Judith-Pamela Ayimma


My name is Judith-Pamela, and I am an 18 year old blogger with a major reading addiction! Of course, being in university for my 4 year BA doesn't necessarily help when it comes to reading the type of books I prefer, but I'm in love regardless. Speaking of which, romance is a passion of mine, and my pastimes include reading as much of it as possible.

I am Peter Pan, forever young, and also a growing Christian. Disney is dear to me as miniature pooches and shopping. Most people describe me as eccentric, opinionated and weird, but what most find surprising to know is that I am also fairly shy.

To learn mire about me, and the awesome books I read, visit me on my blog!

Where to find Judith-Pamela Ayimma online


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Smashwords book reviews by Judith-Pamela Ayimma

  • Shadeland (The Ethereal Crossings, 1) on Sep. 15, 2012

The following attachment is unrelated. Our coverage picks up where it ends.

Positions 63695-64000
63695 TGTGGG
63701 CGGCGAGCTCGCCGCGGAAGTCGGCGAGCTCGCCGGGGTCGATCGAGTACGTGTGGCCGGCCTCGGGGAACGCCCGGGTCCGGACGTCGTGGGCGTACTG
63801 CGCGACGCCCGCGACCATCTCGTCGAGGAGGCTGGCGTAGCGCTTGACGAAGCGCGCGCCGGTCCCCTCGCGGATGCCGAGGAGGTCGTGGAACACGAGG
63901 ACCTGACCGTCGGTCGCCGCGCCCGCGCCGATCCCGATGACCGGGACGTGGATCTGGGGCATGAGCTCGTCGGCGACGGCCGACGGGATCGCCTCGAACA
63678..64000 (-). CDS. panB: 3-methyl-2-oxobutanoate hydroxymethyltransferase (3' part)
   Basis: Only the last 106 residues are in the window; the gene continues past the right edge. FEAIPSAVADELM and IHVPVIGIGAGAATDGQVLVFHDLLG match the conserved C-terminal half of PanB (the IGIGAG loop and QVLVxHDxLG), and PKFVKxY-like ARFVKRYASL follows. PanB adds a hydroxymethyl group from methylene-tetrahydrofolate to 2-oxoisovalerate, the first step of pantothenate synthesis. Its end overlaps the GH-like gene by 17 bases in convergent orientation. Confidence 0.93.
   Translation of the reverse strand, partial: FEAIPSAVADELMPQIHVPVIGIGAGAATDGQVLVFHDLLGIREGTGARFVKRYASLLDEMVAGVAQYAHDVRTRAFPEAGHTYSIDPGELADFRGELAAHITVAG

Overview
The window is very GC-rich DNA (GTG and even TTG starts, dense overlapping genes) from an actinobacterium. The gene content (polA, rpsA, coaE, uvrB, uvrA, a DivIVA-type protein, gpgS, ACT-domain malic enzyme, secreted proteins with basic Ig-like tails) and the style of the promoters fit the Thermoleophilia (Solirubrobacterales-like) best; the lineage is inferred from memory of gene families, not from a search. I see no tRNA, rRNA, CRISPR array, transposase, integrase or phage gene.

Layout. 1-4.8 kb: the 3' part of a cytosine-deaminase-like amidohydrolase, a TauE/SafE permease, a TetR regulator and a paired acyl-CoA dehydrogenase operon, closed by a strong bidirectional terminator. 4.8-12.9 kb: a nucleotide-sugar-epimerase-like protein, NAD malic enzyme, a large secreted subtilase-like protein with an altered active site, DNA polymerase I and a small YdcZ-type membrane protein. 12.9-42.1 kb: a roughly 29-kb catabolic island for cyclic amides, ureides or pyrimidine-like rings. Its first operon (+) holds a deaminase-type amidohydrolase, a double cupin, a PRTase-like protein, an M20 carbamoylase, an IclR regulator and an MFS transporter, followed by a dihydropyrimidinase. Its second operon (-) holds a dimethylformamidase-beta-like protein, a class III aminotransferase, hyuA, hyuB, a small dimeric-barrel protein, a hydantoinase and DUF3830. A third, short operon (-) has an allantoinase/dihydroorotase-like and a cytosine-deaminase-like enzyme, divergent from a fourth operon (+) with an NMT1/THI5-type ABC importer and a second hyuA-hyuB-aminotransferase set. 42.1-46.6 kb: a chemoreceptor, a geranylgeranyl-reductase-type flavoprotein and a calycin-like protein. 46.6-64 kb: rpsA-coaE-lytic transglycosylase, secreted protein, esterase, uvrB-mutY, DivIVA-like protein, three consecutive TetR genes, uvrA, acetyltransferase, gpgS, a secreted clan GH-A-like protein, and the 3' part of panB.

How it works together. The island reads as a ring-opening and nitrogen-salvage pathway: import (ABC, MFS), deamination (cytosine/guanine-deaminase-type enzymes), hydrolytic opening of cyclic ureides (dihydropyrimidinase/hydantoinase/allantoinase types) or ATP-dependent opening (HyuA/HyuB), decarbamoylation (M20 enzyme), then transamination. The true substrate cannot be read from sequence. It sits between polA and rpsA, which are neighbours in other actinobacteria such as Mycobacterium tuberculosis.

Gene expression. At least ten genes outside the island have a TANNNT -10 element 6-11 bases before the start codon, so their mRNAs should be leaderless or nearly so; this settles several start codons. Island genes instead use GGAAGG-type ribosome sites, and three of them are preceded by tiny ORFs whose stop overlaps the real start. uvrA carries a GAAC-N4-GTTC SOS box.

3/5 stars: An informative Paranormal YA mystery, rife with unexpected thrills and an engaging protagonist. The Good Stuff. I learned so much about mythological creatures from this book – particularly Etherics – and I look at the whole reading as an education. An enticing one, mind you, but one nonetheless. D.L. Miles exhibits a lot of creativity in her story and in the ideas that it brings across; I’ve never read a book quite like hers. I’m pleased to say that the sequel to Shadeland is most definitely a must-have! She left me hanging with that ending,Cliffhanger…why?!?, but the woman knows how to keep me coming back. The story is as follows: The Eidolon ‘officially’ came out to the humans only recently, meaning the world knows that all the bumps in the night are real, and the weird dearth in the blood bank supplies…those there are vampire-related problems! Vampires, as well as others, have basically ripped down the invisible curtain of ignorance, and well, the humans are pissed. Naturally, they can’t quite deal with the fact that there are forces legitimately ‘better’ than they are, and for the first week following this coming out, protest fires are rampant. Liv, our protagonist happens to be best friends with an Eidolon, Luke. She’s a pretty easy-going girl, and except at the occasional ignorant pig, doesn’t get worked up by much. Liv lives and let’s live. Ahaha, get it?! Oh gosh, these jokes are getting worse, aren’t they? Anyway… The two have been together since childhood and from then she’s known about him having special powers. She accepts him for what he is, if only the rest of the world did. People are harshly prejudiced against the Eidolon’s and Luke being one is kept pretty much on the down low to avoid unnecessary scrutiny. However, things do not go on as planned. He being an Eidolon plays a special part later in the story, mainly because when mysterious killings begin happening in their little town, Luke and Liv are right in the middle of it. Women are being targeted and Luke ends up being convicted. To help him, Liv joins forces with seemingly ill-natured but dangerously attractive bounty hunter, Jared. Not much for putting down roots, sorry Holding Carter, he’s in town only for the reward money being offered by a victim’s family member. Together, he and Liv hunt down the killer, encountering a host of peculiar people and interesting discoveries along the way. I’ve got to hand it to Liv, for a YA protagonist, she was decidedly well-rounded and perceptive. She didn’t take much, if anything, for granted and the first half of the novel was brilliant because of her. I kept flipping through chapters and just loving it in her head, it was a good place to be. There are minimal grammatical issues and the writing is crisp and smart. Mystery plays an integral part in the happenings of Shadeland and I’m pleased to say that the story holds; well into three quarters of the book I was still wandering, ‘whodunit?’ There were red herrings, and when I thought I had it, Miles pleasantly surprised me by proving otherwise. The maturity of D.L.’s characters is admirable because of how humanly authentic they feel; she gives them emotions, but responsibilities as well. I mean it was revolutionary! A young adult protagonist with duty, say, employment? What you smoking?! Hah, I welcomed the change. Some Issues. As you know, for the first part of this book, I was in love. The only points of contention are: 1.) The continuation of said awesomeness, it did not continue. Things began to lag. 2.) Certain aspects of the Eidolon’s are confusing and not fully explained, I mean, the bulk of knowledge comes from a sporadically present Eidolon scholar, who persists in his reluctance to divulge ‘precious knowledge.’ I wouldn’t have minded an expansion on detail, and more information in terms of some obscure mythical creatures. The world building, or at least the explanation of it was lacking, and I’m looking to the second book to remedy this. 3.) The pacing bothered me. I mentioned that the second quarter of Shadeland lost steam, and this is mainly because things got abrupt and monotonous, a weird combination I know, but it seemed as though the characters were not moving anywhere but revisiting the same places over and over. Things really began to slow, and this is perhaps necessary for a mystery novel, inspecting clues and whatnot, but I would have liked to see more of the town outside of the 3-4 primary locations. 4.) Liv and Luke’s relationship was a bit hazy for me, mainly because the opportunity to see them interacting outside of the craziness wasn’t fully provided. There was so much going on that they never got to be ‘friends.’ Sure, Liv sticks her neck out for him, but all we really get to see of Luke is a mixture of confusion and morose temperament; I missed experiencing his and Liv’s connection. Besides that, I have no qualms with either Shadeland or D.L. Miles. She is a great author with loads of promise, and I was happy to review this book for her. A copy was provided through Smashwords and I am grateful! Regardless of the few problems, this is still an interestingly good book. A lot happens and there is no sense of disappointment post its completion, just a need for answers. This is why I need the sequel! 3/5 stars , give Shadeland a try!